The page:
Posted by: cherylyoung | August 31, 2013




British Columbia is prime bear watching territory.

The province is home to the rare white Kermode

(Spirit) bear, more than half of Canada’s grizzly

 bears, and a quarter of Canada’s black bears.

Types of Bear-Watching Tours in BC

Most bear-viewing tours use elevated viewing

 platforms or boats drifting in  the river.


 Tours typically have very high bear viewing

success rates, often ranging from 90-100%.

Boat-based tours are mobile and create a sense of

 being on a “bear-safari.”

 They give a unique bear’s eye-level perspective and

are often close enough to hear bears tearing and

chewing sedge grasses near the water’s edge.

In fall, elevated viewing platforms provide the

chance to witness dramatic scenes, such as

 bear to bear interactions or bears running after

 salmon in shallow waters.

 Individual bear personalities often become

apparent and the bears decide how far – or close –

 they lumber past the platforms. Other land-based

 bear viewing can involve driving along backroads.

Depending on the region and operator, tours range

 from quick half-day excursions to multi-day


 Check with local Visitor Centres for information

about bear-watching tours available in the area.

> Show all bear watching listings

Bear-watching season is best in spring and fall.

In spring, bears emerge from hibernation and

 hungrily seek out fresh shoots and sedges along

 river banks and low-lying areas.

 Boat tours are common.

In fall, spawning salmon are a feast for bears

 fattening up before hibernation.

Bears (along with eagles and wolves) line the rivers

 and fish for their meals.

 Viewing platforms are commonly used.

Types of Bears in BC

Grizzly Bears

BC’s largest bears, weighing up to 500kg (1,100lb).

 An estimated 16,000 grizzlies live in BC’s vast



Their reclusive nature means that they generally

 avoid populated areas and people, making sighting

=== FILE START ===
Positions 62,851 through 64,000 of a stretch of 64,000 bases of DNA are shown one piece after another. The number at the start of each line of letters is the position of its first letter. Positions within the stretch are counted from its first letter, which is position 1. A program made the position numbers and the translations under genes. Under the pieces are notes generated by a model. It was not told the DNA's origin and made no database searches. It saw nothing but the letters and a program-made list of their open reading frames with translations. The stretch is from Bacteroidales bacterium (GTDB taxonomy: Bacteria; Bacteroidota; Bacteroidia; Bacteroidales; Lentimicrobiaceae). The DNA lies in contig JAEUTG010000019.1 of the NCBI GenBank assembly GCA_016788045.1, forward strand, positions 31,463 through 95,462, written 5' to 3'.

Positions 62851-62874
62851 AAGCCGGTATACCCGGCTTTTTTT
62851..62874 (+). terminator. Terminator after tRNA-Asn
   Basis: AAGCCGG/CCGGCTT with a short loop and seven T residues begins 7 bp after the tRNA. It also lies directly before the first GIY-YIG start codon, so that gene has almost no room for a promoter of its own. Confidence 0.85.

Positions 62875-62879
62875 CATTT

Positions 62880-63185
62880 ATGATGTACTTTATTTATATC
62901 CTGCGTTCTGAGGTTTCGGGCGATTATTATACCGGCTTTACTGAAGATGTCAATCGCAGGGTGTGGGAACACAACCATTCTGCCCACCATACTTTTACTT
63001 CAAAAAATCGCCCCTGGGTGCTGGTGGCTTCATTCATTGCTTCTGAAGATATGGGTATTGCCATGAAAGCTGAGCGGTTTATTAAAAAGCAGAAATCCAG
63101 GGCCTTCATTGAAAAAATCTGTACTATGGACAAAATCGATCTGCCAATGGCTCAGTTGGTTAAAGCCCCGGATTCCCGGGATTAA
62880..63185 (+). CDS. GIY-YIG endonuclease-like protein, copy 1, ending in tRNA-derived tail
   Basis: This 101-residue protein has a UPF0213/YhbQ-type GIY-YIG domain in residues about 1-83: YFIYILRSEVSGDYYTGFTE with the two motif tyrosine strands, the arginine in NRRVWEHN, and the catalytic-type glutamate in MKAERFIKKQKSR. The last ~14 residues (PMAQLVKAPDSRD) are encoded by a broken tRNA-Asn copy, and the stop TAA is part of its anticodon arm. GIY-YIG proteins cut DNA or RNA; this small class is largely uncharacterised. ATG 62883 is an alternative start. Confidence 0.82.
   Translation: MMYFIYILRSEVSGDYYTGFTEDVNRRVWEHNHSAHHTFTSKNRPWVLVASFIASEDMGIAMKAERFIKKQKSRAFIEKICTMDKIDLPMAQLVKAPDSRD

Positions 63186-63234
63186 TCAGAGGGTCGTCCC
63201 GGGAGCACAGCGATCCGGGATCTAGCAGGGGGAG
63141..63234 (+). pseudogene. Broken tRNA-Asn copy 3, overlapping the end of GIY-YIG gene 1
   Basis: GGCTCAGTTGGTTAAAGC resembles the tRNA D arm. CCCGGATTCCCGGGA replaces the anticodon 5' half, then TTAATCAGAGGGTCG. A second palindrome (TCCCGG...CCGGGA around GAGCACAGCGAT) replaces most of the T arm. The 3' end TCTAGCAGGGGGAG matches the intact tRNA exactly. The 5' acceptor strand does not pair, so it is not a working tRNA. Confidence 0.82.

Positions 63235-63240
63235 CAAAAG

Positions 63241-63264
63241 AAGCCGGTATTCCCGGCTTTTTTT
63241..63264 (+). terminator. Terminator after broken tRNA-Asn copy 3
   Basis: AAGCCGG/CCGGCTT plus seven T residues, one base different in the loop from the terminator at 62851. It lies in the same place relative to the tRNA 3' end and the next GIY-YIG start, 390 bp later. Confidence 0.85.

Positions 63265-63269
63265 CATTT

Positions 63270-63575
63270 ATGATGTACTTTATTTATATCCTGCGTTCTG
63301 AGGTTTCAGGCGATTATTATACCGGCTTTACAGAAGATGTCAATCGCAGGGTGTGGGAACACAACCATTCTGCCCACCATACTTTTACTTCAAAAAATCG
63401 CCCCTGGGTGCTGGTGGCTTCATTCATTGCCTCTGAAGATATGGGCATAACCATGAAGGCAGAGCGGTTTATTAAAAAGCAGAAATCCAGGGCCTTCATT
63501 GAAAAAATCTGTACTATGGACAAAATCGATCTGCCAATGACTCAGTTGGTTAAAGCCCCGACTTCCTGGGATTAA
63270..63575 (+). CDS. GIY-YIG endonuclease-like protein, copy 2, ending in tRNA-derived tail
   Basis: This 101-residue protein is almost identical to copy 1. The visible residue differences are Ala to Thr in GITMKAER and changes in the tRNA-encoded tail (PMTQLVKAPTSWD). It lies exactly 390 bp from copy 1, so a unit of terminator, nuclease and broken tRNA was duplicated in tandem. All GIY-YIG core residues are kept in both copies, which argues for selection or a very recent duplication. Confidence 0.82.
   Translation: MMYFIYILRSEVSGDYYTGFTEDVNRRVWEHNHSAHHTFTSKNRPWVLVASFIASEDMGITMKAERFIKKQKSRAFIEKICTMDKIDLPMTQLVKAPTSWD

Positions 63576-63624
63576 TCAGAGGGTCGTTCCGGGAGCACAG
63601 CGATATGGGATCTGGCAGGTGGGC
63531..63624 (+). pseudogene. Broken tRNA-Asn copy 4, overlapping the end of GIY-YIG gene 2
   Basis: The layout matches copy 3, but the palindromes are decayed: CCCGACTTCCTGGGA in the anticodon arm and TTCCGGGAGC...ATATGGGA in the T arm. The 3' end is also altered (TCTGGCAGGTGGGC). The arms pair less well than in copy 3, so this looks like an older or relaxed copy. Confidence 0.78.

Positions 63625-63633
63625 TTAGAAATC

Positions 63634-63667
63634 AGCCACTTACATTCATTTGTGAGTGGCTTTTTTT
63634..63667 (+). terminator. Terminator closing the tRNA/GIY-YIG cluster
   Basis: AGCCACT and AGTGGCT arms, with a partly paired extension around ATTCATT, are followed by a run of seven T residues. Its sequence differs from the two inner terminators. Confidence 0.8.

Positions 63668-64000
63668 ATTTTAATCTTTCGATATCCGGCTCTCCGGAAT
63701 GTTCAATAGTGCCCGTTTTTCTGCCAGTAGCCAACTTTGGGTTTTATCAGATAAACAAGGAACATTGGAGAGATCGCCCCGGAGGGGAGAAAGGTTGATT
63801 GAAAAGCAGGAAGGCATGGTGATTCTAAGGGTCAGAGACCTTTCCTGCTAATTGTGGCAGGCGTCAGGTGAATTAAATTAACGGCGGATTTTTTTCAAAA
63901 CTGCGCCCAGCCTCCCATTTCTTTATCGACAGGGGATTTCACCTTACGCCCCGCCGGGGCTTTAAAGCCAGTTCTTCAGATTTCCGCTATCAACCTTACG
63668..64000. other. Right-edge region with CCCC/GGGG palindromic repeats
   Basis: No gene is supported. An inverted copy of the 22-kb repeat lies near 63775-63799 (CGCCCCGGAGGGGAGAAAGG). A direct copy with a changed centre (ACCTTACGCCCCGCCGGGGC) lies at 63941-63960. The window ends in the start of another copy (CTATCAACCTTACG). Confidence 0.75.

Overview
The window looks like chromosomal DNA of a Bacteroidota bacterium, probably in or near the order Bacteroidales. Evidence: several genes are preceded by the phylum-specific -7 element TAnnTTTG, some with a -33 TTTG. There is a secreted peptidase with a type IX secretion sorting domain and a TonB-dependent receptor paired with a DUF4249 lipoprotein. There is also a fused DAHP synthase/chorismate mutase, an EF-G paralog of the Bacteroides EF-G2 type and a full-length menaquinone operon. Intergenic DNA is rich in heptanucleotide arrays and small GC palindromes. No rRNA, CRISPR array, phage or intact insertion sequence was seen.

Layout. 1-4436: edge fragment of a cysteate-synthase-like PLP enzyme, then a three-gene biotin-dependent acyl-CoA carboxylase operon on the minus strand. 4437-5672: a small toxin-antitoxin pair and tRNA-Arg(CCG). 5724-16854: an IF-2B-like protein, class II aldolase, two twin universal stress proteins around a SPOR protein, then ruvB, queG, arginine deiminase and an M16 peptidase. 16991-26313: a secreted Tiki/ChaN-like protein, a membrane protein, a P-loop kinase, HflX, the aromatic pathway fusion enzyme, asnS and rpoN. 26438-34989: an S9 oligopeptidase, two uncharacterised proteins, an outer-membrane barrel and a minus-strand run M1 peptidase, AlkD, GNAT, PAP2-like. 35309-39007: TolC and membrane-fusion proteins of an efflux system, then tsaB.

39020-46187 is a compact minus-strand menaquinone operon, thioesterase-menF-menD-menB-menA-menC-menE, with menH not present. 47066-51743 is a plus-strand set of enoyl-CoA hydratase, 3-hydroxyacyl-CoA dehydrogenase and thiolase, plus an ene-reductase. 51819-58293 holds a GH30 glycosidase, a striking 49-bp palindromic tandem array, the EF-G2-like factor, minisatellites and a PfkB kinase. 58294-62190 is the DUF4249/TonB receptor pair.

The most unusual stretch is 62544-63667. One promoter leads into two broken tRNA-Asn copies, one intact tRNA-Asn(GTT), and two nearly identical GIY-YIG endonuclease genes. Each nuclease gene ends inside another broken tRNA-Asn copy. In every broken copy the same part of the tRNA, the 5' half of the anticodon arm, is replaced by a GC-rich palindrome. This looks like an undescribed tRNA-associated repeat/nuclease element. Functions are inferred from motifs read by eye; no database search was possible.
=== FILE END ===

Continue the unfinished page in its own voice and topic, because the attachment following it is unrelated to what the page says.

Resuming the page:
one a special occurrence.

Kermode (Spirit) Bears

A rare subspecies of black bear with white- or

cream-coloured fur due to a genetic trait.

Princess Royal Island, on the central coast, has

the largest concentration of Spirit bears in the

world  – as many as one in ten black bears may

 be white.

 It has an important place in First Nations legends

and is BC’s official mammal.

Black Bears BC’s most common bear.


Found across the province, except in the most

 urban areas.

Contrary to their name, they’re not always black.

 Brown, blonde, cinnamon and even white colour

variations are possible.

Bear Safety

For the safety of humans and bears, always follow

 these strict but simple precautions from BC Parks

 and the Commercial Bear Viewing Association of BC:


Choose a bear-viewing operator that is respectful

 and protective of the bears and their needs.

Bears may approach humans for many reasons;

 most are not threatening reasons.

During an uncomfortably close encounter,

stay calm, don’t move quickly, never run and listen

 to the wildlife viewing guide.

Never feed or approach a bear – even to get that

 perfect photo.


 Hungry or angry bears can attack without warning.

 Do not use flash photography around bears.

Vehicles should be well off the road when viewing

 or photographing wildlife.

Leave the pets at home or on a very tight leash to

 avoid attracting or angering bears.

To avoid human food conditioning of bears, food

 or beverages other than water should not be

 consumed near habitats that are frequented

 by bears.

Perch in an elevated viewing platform and witness

grizzly bears pouncing on and devouring spawning


Drift silently in a riverboat and listen to a black

 bear and her cubs munching fresh grass sedges.


 Or catch a glimpse of an elusive white Spirit bear

 lumbering along a mossy riverbank.

Bear viewing in BC ranges from spotting a bear

 next to the highway to luxury wilderness

adventure trips.


 It’s possible to view bears without a guide, but

 guided bear-watching trips are the best way to

ensure a safe, successful experience of viewing

bears in their natural habitat.


> Show all bear watching listings

Learn More About Bear Watching in:

Vancouver Island Cariboo Chilcotin Coast Northern British Columbia Vancouver Coast & Mountains Kootenay Rockies Thompson Okanagan

Spirit Bear Youth Coalition Founder

At the age of 13, Simon Jackson heard about

 North America’s rarest bear – the white Kermode

 or spirit bear – and the plans to develop their last

 intact habitat on British Columbia’s central coast.


Jackson founded the Spirit Bear Youth Coalition

 – one of the world’s first all youth-run organizations

 and the first involved in this issue  – with the hope

 of creating a new type of  environmental advocacy

 group. Now, a major Hollywood animated movie

 made for the specificpurpose of saving the spirit

 bear is in production.








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